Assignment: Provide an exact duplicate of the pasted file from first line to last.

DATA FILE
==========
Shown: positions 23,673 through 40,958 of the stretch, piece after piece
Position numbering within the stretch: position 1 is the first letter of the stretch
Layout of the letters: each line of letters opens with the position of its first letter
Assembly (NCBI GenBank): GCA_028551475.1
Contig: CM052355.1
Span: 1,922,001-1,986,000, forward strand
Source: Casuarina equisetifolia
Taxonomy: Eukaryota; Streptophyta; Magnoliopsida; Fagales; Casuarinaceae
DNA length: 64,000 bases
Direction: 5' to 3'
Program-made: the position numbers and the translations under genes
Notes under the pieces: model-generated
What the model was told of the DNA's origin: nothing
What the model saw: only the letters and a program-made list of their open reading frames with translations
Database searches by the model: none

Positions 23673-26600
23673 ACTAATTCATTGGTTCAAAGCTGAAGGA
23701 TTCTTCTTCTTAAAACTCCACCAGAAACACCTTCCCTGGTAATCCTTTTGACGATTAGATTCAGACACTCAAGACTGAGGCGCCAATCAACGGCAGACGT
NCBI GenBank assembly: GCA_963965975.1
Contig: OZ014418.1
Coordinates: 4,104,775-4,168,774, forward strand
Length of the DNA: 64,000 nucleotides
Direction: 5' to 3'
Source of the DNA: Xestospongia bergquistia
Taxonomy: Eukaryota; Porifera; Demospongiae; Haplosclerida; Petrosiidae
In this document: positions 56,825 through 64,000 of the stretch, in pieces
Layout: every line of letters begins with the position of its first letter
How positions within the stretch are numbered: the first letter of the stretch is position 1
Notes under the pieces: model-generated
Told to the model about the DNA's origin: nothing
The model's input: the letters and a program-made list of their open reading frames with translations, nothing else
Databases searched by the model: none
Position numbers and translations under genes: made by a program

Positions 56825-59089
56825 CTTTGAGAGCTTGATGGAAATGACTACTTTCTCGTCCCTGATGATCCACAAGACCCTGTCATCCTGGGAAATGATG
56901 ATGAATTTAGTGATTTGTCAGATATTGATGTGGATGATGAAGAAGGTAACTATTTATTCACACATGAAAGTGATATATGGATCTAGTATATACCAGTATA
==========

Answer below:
Shown: positions 23,673 through 40,958 of the stretch, piece after piece
Position numbering within the stretch: position 1 is the first letter of the stretch
Layout of the letters: each line of letters opens with the position of its first letter
Assembly (NCBI GenBank): GCA_028551475.1
Contig: CM052355.1
Span: 1,922,001-1,986,000, forward strand
Source: Casuarina equisetifolia
Taxonomy: Eukaryota; Streptophyta; Magnoliopsida; Fagales; Casuarinaceae
DNA length: 64,000 bases
Direction: 5' to 3'
Program-made: the position numbers and the translations under genes
Notes under the pieces: model-generated
What the model was told of the DNA's origin: nothing
What the model saw: only the letters and a program-made list of their open reading frames with translations
Database searches by the model: none

Positions 23673-26600
23673 ACTAATTCATTGGTTCAAAGCTGAAGGA
23701 TTCTTCTTCTTAAAACTCCACCAGAAACACCTTCCCTGGTAATCCTTTTGACGATTAGATTCAGACACTCAAGACTGAGGCGCCAATCAACGGCAGACGT
NCBI GenBank assembly: GCA_963965975.1
Contig: OZ014418.1
Coordinates: 4,104,775-4,168,774, forward strand
Length of the DNA: 64,000 nucleotides
Direction: 5' to 3'
Source of the DNA: Xestospongia bergquistia
Taxonomy: Eukaryota; Porifera; Demospongiae; Haplosclerida; Petrosiidae
In this document: positions 56,825 through 64,000 of the stretch, in pieces
Layout: every line of letters begins with the position of its first letter
How positions within the stretch are numbered: the first letter of the stretch is position 1
Notes under the pieces: model-generated
Told to the model about the DNA's origin: nothing
The model's input: the letters and a program-made list of their open reading frames with translations, nothing else
Databases searched by the model: none
Position numbers and translations under genes: made by a program

Positions 56825-59089
56825 CTTTGAGAGCTTGATGGAAATGACTACTTTCTCGTCCCTGATGATCCACAAGACCCTGTCATCCTGGGAAATGATG
56901 ATGAATTTAGTGATTTGTCAGATATTGATGTGGATGATGAAGAAGGTAACTATTTATTCACACATGAAAGTGATATATGGATCTAGTATATACCAGTATA